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    Noticed this on the link:

    "Vocationally/Ministerially, (this guy) is a member of the Sacred Medical Order of the Church of Hope (SMOCH), formally/historically known as SMOKH (the Sovereign Medical Order of the Knights Hospitaller)---ordained in the health ministry of SMOCH."

    What have they been SMOKH-ING? Here's another possible avenue to Knighthood for you, Kizmet. I know you have an interest in that kind of thing. :smile:

    J.
     
  6. John Bear

    John Bear Senior Member

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    Psychology Today was one of the main places that flagrant diploma mills advertised in the 80s and 90s. I tugged on their sleeve many times, but never any response.

    Johann: "...a member of the Sacred Medical Order of the Church of Hope (SMOCH)..."

    John: I believe they plan to change to the Sacred Medical On-line Order of the Church of Hope.
     
  7. Johann

    Johann Active Member

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    Do they, now? Then they can S.M.O.O.C.H on this... :moon:

    J.
     
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  8. Stanislav

    Stanislav Active Member

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    They have a bundle deal for a "Noble title plus a doctorate". Limited time only!
    Interesting spin: they talk about "Holistic/Monastic" medicine and "sacerdotal" healing. "Sacredot" is Latin for "priest". They sound like a vagante Independent Catholic group (even calling themselves a "Diocese"), but it breaks down because they talk of an "investiture" rather than "ordination" or "Holy Orders", and don't say anywhere who's their Bishop (if any). Also, they have a picture (and link) to a "House of Prayer"; that place appears to be an Episcopal church in Florida that doesn't mention any "SMOKH" on it's site. At least His Serene Highness Most Reverend Professor John Kersey had the decency to build his own chapel in his own back yard.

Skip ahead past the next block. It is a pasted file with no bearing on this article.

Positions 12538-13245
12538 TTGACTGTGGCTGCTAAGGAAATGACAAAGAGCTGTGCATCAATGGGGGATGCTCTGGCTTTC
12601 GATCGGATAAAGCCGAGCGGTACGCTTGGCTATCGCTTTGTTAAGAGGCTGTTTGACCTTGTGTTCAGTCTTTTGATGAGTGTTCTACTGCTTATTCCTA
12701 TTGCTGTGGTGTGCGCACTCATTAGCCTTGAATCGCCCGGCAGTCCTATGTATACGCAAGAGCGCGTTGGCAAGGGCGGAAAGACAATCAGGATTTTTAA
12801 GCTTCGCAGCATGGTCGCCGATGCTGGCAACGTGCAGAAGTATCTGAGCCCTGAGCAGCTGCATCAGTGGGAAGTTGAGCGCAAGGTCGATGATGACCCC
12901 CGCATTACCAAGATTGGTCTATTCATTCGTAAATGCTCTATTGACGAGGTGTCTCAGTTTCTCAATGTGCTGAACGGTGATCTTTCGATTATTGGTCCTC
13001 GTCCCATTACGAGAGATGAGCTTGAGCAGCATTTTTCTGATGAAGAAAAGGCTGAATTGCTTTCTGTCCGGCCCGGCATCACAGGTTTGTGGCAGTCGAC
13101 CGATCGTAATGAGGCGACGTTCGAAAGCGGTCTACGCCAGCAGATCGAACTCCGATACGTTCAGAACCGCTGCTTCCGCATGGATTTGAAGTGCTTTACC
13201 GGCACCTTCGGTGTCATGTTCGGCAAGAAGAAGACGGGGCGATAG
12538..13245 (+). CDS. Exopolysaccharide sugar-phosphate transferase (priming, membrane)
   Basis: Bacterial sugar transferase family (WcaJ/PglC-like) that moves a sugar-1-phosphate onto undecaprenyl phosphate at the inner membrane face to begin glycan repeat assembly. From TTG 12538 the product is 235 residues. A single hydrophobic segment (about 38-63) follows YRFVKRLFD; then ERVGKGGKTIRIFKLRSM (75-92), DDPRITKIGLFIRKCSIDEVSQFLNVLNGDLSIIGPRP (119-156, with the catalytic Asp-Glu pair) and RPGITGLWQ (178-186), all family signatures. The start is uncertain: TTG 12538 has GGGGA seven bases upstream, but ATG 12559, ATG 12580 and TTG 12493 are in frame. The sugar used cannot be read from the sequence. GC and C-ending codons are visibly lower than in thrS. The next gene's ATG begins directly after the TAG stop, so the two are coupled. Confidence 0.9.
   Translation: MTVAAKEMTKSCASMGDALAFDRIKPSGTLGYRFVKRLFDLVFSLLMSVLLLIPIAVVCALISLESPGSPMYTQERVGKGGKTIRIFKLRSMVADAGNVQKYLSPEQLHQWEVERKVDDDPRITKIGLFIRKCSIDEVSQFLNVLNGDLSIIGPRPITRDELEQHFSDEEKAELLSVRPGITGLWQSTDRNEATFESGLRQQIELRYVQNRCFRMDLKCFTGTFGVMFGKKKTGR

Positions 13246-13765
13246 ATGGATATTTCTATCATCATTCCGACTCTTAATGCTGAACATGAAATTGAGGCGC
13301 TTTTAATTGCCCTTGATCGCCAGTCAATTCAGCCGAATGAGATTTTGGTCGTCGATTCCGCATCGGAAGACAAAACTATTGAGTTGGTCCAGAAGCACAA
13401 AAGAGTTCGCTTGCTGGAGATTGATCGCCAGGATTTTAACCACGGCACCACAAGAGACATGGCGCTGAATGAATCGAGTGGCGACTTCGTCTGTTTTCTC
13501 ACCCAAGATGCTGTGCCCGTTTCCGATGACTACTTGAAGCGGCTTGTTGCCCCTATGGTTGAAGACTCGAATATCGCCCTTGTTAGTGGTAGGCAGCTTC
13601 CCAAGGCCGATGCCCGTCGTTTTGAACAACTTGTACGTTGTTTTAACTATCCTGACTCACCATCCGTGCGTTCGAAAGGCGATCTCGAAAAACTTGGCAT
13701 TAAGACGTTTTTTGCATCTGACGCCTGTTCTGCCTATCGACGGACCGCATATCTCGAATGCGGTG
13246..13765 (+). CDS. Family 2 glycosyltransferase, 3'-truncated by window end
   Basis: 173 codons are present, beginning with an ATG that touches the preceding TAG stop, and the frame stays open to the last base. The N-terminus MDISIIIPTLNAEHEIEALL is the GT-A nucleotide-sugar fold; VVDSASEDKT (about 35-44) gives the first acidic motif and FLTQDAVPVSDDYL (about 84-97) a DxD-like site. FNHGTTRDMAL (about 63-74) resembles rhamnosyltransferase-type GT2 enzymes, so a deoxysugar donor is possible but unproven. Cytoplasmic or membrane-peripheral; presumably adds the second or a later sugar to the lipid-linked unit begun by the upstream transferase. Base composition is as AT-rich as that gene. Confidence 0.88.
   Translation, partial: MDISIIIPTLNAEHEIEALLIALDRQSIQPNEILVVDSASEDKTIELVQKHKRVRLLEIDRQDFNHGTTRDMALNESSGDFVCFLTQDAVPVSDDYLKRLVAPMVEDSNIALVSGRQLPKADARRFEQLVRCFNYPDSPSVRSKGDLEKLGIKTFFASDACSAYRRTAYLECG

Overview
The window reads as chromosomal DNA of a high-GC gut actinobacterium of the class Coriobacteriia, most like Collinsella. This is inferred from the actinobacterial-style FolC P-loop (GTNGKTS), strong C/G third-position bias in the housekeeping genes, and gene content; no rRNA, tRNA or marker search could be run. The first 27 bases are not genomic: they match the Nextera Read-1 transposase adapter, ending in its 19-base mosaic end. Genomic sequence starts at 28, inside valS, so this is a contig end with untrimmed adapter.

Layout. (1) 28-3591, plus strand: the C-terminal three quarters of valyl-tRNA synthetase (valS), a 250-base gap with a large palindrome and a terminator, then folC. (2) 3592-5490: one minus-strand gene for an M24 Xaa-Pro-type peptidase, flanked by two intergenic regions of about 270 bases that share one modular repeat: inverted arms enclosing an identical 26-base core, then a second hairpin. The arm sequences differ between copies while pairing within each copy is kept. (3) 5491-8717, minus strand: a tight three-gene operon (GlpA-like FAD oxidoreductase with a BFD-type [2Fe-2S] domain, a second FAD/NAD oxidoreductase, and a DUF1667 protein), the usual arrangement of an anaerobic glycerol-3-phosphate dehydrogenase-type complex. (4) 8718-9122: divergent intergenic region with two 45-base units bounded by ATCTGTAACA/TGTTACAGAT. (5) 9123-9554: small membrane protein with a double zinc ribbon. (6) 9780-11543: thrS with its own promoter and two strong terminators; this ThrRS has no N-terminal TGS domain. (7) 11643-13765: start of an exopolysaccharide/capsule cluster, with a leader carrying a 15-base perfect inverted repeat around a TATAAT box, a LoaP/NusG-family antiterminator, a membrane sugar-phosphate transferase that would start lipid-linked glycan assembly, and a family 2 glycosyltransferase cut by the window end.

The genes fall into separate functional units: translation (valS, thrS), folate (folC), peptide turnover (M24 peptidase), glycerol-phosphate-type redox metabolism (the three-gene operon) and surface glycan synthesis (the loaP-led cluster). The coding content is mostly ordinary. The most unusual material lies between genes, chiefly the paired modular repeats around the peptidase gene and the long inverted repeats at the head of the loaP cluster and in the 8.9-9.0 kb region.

9. Johann

    Johann Active Member

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    I forget -- is it white SMOKH or black SMOKH when they choose a new head um...Sacerdos, I think, is the correct Latin singular - or Sacerdote in English. Blue SMOKH = burning oil, right? :smile:

    J.
     
  10. b4cz28

    b4cz28 New Member

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    I reported him to the Texas medical board. They told me he's already been charged lol. He has a hearing coming up. She said he is in violation for multiple parts of the law.

    Texas Medical Board

    I did file a formal complaint so they might not be so open to questions from the public. So we have a guy who is violating state laws, how do you report this to PT? Oh you can't. I also found a guy pending charges for sexual assault of a client still listed. Real simple to check on. All you have to do is go to the state board and look up people who have lost their license for whatever reason and then search their names on PT. The first one I check was listed. Scary.
     
  11. FTFaculty

    FTFaculty Member